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From Simple English Wikipedia, the free encyclopedia

Polyneuropathy (poly- + neuro- + -pathy) is damage or disease affecting peripheral nerves (peripheral neuropathy) in roughly the same areas on both sides of the body, featuring weakness, numbness, and burning pain.[1]

It usually begins in the hands and feet and may progress to the arms and legs. Sometimes it will spread to other parts of the body where it may affect the autonomic nervous system.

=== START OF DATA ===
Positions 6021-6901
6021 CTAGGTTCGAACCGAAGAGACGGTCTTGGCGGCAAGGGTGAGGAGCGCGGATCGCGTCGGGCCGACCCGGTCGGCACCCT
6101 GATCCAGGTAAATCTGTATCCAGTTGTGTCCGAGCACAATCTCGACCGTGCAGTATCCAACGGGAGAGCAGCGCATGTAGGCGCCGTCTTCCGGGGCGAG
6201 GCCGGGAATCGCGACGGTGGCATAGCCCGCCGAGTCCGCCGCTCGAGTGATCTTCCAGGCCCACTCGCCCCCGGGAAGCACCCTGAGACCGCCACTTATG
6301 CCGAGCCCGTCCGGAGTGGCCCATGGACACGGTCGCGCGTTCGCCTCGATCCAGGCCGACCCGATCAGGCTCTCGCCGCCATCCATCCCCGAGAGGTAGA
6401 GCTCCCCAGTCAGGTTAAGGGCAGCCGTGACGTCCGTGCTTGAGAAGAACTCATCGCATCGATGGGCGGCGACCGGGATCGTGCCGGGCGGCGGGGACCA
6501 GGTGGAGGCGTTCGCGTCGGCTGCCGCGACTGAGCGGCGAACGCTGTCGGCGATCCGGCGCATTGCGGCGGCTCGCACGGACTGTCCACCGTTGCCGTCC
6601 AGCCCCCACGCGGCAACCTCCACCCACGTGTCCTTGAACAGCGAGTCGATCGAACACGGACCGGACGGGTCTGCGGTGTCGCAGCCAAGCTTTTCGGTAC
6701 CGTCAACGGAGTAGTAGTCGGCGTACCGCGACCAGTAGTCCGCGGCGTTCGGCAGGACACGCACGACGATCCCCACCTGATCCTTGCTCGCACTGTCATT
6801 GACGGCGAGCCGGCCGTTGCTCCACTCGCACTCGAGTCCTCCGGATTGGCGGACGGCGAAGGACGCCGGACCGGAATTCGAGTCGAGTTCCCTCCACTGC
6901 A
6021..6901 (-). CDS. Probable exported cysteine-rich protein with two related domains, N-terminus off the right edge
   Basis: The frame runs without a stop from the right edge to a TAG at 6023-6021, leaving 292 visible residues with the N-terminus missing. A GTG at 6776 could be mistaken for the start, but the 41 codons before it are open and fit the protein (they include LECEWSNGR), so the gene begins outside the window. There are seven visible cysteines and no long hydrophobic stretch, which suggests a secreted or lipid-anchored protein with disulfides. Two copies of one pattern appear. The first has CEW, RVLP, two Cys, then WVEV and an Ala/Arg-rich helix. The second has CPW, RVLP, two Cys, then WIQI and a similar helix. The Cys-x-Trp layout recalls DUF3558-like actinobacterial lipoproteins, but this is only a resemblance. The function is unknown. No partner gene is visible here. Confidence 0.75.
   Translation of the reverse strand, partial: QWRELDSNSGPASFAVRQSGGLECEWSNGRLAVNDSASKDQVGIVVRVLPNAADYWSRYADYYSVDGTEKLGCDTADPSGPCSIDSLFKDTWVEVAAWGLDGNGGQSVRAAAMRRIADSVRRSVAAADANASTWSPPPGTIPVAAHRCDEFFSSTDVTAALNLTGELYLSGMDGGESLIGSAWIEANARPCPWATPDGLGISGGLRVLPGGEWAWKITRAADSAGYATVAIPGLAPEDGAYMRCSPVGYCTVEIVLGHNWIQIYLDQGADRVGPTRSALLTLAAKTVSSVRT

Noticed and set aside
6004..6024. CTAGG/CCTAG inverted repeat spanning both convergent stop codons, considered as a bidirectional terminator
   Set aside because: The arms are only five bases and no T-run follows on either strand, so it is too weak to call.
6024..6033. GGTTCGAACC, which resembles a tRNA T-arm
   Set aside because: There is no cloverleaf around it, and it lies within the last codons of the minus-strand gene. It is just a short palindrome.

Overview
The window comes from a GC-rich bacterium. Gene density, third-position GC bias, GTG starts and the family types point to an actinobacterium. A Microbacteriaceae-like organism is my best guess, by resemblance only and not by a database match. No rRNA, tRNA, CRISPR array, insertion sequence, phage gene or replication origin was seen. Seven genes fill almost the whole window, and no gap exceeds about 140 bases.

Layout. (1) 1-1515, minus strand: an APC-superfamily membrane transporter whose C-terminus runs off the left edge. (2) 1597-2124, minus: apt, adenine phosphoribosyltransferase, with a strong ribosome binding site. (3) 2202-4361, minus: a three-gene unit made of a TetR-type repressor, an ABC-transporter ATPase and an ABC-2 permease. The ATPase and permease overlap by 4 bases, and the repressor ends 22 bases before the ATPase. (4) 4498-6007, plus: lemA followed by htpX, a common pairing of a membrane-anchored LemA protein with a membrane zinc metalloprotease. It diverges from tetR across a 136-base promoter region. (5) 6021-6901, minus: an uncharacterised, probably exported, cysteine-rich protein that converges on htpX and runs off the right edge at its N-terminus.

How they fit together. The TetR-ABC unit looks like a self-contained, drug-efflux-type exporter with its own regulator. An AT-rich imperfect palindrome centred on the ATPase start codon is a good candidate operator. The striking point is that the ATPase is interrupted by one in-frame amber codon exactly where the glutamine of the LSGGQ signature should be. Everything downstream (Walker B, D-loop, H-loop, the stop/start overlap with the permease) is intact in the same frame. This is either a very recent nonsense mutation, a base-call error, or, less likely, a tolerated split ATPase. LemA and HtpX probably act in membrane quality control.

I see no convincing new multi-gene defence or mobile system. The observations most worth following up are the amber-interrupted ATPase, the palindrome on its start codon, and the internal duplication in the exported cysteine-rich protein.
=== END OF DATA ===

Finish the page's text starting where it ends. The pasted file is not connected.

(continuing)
Diabetes and some types of Guillain–Barré syndrome can cause this disease.[2][3][4]

References[change | change source]

  1. "Polyneuropathies. Medical information about polyneuropathy | Patient". Patient. Retrieved 2016-07-17.
  2. Richard A C Hughes (23 February 2002). "Clinical review: Peripheral neuropathy". British Medical Journal. 324 (7335): 466–469. doi:10.1136/bmj.324.7335.466. PMC 1122393. PMID 11859051.
  3. Janet M. Torpy; Jennifer L. Kincaid; Richard M. Glass (21 April 2010). "Patient page: Peripheral neuropathy". Journal of the American Medical Association. 303 (15): 1556. doi:10.1001/jama.303.15.1556. PMID 20407067.
  4. "Peripheral neuropathy fact sheet". National Institute of Neurological Disorders and Stroke. 19 September 2012. Archived from the original on 15 December 2016. Retrieved 12 October 2020.